Advice about improving your Aviation English and passing an ICAO English test from Aviation English Asia. Article written by Michael Egerton Using English grammatical structures accurately is an important skill needed by pilots and controllers in their ICAO English test but also for other airline employees in their everyday duties, particularly if you need to say something in a subtle way or obscure information.  When learning English you should also learn the function of a structure rather than just memorising the structure itself.  When you know what a structure is for, and why it is used your Aviation English will improve rapidly. In this article we are going to look at passive and active voice, and why they are used in English.  We will then look at an example of how they can be used in an aviation context, followed by some Aviation English exercises.

Aviation English Exercise

Reading comprehension

Six passengers on-board a flight from Turkey to Russia on 24th September were made to stand because there were not enough seats.  The adult travellers stood for the entire five-hour flight, except for when the plane hit turbulence, during which time the passengers were forced to sit in the aisle without seatbelts. The passengers were subjected to ‘standing room only’ after the Tatarstan Airlines flight from Antalya to Ekaterinburg was replaced by another aircraft with fewer seats just before take-off. The standing passengers were without oxygen masks or life vests on the overcrowded jet. One passenger told the UK's Daily Mail newspaper “The adults had no choice but to fly standing for five hours.  When the plane flew through turbulence, they went from standing to sitting in the aisle where they had no safety belts.” The cabin crew told passengers to put children on their lap - but the children were too big.  The angry passengers have each demanded $4,900 in compensation but were only offered $212 by the tour company which had booked many passengers on the flight. A spokesperson from the tour company defended the airline, saying the passengers could have waited for a later flight.  “People had a choice to fly on that plane standing up, or wait seven hours for another plane,” said Evgenia Fedorova “All the tourists decided to fly back despite uncomfortable conditions.” The incident has not been denied by the airline and aviation regulators are said to be probing the incident.

Comprehension questions Before answering the questions, read the article again and identify which sentences use passive voice and which sentences use active voice.

  • Why was passive/active voice used?
  • Why do you think the airline made the decision to make passengers stand?
  • Was it a good decision?
  • What were the dangers of having passengers standing during a flight?
  • Would you have liked to have been one of the cabin crew working on that flight?
  • If you were a member of the airline how would you explain to a passenger that they had to stand?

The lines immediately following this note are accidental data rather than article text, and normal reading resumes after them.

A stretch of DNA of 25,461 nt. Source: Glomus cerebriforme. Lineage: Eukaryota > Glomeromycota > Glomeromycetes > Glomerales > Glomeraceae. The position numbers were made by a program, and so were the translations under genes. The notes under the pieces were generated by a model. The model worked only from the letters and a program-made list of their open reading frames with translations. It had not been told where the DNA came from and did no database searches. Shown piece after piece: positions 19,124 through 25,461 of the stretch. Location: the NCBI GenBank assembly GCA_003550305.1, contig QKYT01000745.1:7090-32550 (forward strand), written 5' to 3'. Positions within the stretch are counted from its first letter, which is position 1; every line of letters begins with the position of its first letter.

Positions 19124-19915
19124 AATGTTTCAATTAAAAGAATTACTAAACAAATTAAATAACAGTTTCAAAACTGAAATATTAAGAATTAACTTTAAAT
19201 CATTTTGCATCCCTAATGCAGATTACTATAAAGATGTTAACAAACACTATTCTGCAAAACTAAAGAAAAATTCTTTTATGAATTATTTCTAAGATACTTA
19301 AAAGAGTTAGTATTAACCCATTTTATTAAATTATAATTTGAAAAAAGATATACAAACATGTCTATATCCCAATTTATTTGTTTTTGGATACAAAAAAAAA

Structure The structure of passive voice is:

Subject + finite form of to be + Past Participle

Passive voice is used for the following purposes:

  1. To emphasise an object, eg six passengers were made to stand
  2. To de-emphasise the subject/agent, eg the airline told passengers to sit in the aisle (not good for the airline)
  3. If you don't know who is responsible for an action

When rewriting active sentences in passive voice:

  • the object of the active sentence becomes the subject of the passive sentence
  • the finite form of the verb is changed (to be + past participle)
  • the subject of the active sentence becomes the object of the passive sentence (or is omitted)

Aviation English Exercise How do you say the following sentences in passive voice?

  1. Cabin crew made passengers stand because there were not enough seats.
  2. Cabin crew forced passengers to sit in the aisle without seatbelts.
  3. Another aircraft with fewer seats replaced the Tatarstan Airlines flight from Antalya to Ekaterinburg.
  4. One passenger told the UK’s Daily Mail newspaper …
  5. The cabin crew told passengers to put children on their lap.
  6. The passengers have each demanded $4900 in compensation.
  7. The airline has not denied the incident.
  8. Aviation regulators are probing the incident.

What to do next

For feedback and more information about Aviation English Asia’s courses please visit http://aviationenglish.com. We can help you improve your English whether you are an experienced pilot, a cadet entry pilot, a controller, aerospace engineer or flight attendant, with custom courses designed specifically for your needs. If you haven’t already please join the Aviation English mailing list for instant access to free demonstration units of the ICAO Aviation English Online course, special offers and details of courses in your area. Of course, feel free to leave a comment or even a suggestion for a future article. We value all of your feedback.

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